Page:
Did you ever have moments of depression when you were a child?
Did you experience any sort of anxiety or phobia that seemed bizarre to feel as a young child? As an adult, looking back at my childhood, it is normal to feel like parts of my depression weren’t really mine.
Could it be that we are born with a depressed gene? Could it be that our ancestors and generations before us have handed down their mental illnesses? Ancestral depression is being studied widely by biologists, psychologists, and neurologists and what the studies have shown is intriguing and shocking.
Andrew Curry wrote an amazing article on ScienceMag about how PTSD, anxiety, and depression can be handed down through generations and can even skip entire generations. There have been several studies about this, and the one that stood out to me most was the one I heard about on a podcast.
The study began with the first generation of mice being electrically shocked when they ate food that had the scent of a specific essential oil. After a short period of time, the experiment went on, and the mice began to realize that the shock was occurring only when the particular essential oil smell was present. The mice stopped eating food that had that smell. The study continued after those mice had babies and the same experiment was tested. The next generation of mice automatically reacted to the smell of the essential oil. It caused them stress, and they opted out of being near the smell completely, without even getting shocked. This experiment captured the study perfectly, and it proves that mental trauma connected to PTSD, depression, and anxiety can be handed down through generations.
It makes me wonder, how much of this depression is mine, and how much of this depression is my great-great-grandmother’s?
As we approach the holidays, this might be a great practice to implement. For me, I know that after learning more about this theory and the science behind it, it makes me want to investigate and get to know my older family members more. Ask questions, do a little digging, and maybe get some answers that will help me make sense of why I’m suffering from anxiety or depression.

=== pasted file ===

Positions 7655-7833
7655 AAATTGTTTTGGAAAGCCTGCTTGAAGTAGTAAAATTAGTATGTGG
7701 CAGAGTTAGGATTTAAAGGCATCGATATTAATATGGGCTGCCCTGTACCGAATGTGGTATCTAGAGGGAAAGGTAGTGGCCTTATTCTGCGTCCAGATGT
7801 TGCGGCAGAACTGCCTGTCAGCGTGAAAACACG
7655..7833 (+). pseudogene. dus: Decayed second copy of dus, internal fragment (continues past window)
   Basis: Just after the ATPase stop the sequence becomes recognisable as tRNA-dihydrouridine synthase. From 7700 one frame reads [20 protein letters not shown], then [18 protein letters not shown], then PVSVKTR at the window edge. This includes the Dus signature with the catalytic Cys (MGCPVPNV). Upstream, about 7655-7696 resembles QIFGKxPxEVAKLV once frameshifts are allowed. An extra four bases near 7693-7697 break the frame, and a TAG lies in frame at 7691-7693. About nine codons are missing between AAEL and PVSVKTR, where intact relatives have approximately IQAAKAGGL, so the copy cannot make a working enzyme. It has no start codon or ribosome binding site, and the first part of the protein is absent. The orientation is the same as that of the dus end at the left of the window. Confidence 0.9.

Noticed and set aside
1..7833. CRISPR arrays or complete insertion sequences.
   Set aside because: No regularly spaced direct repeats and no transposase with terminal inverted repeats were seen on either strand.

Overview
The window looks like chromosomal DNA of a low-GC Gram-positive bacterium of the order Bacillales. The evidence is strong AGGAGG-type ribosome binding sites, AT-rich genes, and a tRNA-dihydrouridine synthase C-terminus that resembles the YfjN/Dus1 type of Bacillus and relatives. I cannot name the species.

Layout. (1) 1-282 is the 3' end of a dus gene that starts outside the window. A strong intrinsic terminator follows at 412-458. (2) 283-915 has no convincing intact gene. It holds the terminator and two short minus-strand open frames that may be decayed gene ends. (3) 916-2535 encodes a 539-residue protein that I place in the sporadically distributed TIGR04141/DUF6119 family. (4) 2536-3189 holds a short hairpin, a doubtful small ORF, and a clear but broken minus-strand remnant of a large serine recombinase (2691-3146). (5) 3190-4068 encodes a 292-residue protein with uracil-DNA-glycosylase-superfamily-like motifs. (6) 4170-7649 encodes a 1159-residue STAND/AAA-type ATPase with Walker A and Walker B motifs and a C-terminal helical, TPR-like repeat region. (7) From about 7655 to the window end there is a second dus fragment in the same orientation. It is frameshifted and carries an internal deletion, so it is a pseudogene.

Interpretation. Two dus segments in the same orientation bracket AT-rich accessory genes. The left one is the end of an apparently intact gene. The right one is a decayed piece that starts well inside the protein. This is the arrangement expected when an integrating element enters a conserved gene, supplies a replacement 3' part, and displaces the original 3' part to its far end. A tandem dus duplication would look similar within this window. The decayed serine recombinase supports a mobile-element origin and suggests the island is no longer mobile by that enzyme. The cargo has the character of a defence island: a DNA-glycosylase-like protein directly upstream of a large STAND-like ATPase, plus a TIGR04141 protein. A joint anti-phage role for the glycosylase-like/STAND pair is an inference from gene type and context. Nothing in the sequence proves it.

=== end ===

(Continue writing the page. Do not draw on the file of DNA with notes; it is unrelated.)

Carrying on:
What does depression look like?
That’s the thing. It can’t be pinpointed or deciphered in the same ways, but for real you guys, I lost myself for a minute during the last home stretch of the mercury retrograde. Depression can hit us in a wide variety of ways. For some, it’s sleeping all day and night. For others, it’s drinking or eating toxic food and not moving the body. For some, it’s about addictions or anything to soothe mental discomfort. For me, it’s forgetting self-care. (Even though I am a yoga teacher who is always talking about the importance of self-care, I don’t always take my own advice. I tend to turn a blind eye to my physical health and care.)
Depression can hit us even when our lives are going “right.” True depression can linger when life is smooth sailing and warm weather, and with that, can come embarrassment, confusion, and frustration. When the different areas of our lives are lacking conflict or drama, we would think our mental health would be thriving, but psychologists have been speaking a lot about how the mind will always try and find something to attach to, even if life is going well.
Our psyche seems to be subconsciously addicted to pain, conflict, and suffering. “Wherever you go, there you are” is a quote by Jon Kabat-Zinn, a well known Buddhist meditation teacher. Wherever we go, and however great life is, the mind is still there. However life is going, the mind is still there. So, as we approach the holiday season, we can use this theory and awareness to better serve the way we perceive ourselves and our mental health.